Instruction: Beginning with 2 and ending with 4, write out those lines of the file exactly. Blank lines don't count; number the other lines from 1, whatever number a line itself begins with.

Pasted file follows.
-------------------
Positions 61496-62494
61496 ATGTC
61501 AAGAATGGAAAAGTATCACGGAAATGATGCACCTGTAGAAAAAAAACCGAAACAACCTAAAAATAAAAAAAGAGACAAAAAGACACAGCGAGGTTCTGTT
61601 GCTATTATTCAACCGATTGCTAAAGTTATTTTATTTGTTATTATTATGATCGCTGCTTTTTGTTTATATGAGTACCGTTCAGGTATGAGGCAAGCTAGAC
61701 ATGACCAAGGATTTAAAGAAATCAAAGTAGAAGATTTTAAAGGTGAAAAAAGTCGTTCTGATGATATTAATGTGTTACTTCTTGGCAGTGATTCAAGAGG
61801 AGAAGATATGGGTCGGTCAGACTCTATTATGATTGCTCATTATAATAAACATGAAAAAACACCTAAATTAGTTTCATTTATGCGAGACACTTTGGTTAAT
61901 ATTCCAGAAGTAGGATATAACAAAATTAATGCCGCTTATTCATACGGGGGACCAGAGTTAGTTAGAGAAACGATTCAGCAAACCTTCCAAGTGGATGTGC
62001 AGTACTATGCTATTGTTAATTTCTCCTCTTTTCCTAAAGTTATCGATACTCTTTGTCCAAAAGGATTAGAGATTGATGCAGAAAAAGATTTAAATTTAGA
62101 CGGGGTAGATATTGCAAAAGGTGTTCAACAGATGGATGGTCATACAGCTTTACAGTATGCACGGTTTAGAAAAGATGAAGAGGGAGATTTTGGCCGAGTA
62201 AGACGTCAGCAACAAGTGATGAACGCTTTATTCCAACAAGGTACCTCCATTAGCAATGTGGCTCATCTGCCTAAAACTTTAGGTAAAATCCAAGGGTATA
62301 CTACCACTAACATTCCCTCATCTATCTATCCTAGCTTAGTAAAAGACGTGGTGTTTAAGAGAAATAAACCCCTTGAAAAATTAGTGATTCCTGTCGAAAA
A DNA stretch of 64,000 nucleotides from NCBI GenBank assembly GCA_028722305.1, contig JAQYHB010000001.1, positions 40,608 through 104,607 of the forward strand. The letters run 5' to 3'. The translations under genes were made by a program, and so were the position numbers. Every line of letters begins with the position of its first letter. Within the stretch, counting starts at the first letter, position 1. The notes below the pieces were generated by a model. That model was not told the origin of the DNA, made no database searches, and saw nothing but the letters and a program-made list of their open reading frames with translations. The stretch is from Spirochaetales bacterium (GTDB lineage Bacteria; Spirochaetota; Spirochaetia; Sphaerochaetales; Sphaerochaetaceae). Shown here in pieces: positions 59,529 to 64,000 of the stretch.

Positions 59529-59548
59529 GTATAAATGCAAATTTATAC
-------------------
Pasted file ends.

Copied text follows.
61496 ATGTC
61501 AAGAATGGAAAAGTATCACGGAAATGATGCACCTGTAGAAAAAAAACCGAAACAACCTAAAAATAAAAAAAGAGACAAAAAGACACAGCGAGGTTCTGTT
61601 GCTATTATTCAACCGATTGCTAAAGTTATTTTATTTGTTATTATTATGATCGCTGCTTTTTGTTTATATGAGTACCGTTCAGGTATGAGGCAAGCTAGAC